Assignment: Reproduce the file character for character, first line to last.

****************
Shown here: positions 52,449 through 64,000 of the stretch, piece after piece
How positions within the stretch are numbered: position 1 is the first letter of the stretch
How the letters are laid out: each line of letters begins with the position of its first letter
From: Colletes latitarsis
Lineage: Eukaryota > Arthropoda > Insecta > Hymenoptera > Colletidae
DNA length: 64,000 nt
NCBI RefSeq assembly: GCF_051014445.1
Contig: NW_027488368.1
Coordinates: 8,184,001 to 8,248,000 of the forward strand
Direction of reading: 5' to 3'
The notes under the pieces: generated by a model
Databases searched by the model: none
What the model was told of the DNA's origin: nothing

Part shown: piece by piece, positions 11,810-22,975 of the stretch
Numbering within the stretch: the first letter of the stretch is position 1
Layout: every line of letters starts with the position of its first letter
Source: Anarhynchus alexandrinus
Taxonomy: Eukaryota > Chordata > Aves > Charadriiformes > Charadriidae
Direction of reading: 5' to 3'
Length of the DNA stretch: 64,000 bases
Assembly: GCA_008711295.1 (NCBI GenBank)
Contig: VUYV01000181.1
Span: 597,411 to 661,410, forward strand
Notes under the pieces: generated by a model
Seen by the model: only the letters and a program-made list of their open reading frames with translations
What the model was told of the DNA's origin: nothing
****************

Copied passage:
Shown here: positions 52,449 through 64,000 of the stretch, piece after piece
How positions within the stretch are numbered: position 1 is the first letter of the stretch
How the letters are laid out: each line of letters begins with the position of its first letter
From: Colletes latitarsis
Lineage: Eukaryota > Arthropoda > Insecta > Hymenoptera > Colletidae
DNA length: 64,000 nt
NCBI RefSeq assembly: GCF_051014445.1
Contig: NW_027488368.1
Coordinates: 8,184,001 to 8,248,000 of the forward strand
Direction of reading: 5' to 3'
The notes under the pieces: generated by a model
Databases searched by the model: none
What the model was told of the DNA's origin: nothing

Part shown: piece by piece, positions 11,810-22,975 of the stretch
Numbering within the stretch: the first letter of the stretch is position 1
Layout: every line of letters starts with the position of its first letter
Source: Anarhynchus alexandrinus
Taxonomy: Eukaryota > Chordata > Aves > Charadriiformes > Charadriidae
Direction of reading: 5' to 3'
Length of the DNA stretch: 64,000 bases
Assembly: GCA_008711295.1 (NCBI GenBank)
Contig: VUYV01000181.1
Span: 597,411 to 661,410, forward strand
Notes under the pieces: generated by a model
Seen by the model: only the letters and a program-made list of their open reading frames with translations
What the model was told of the DNA's origin: nothing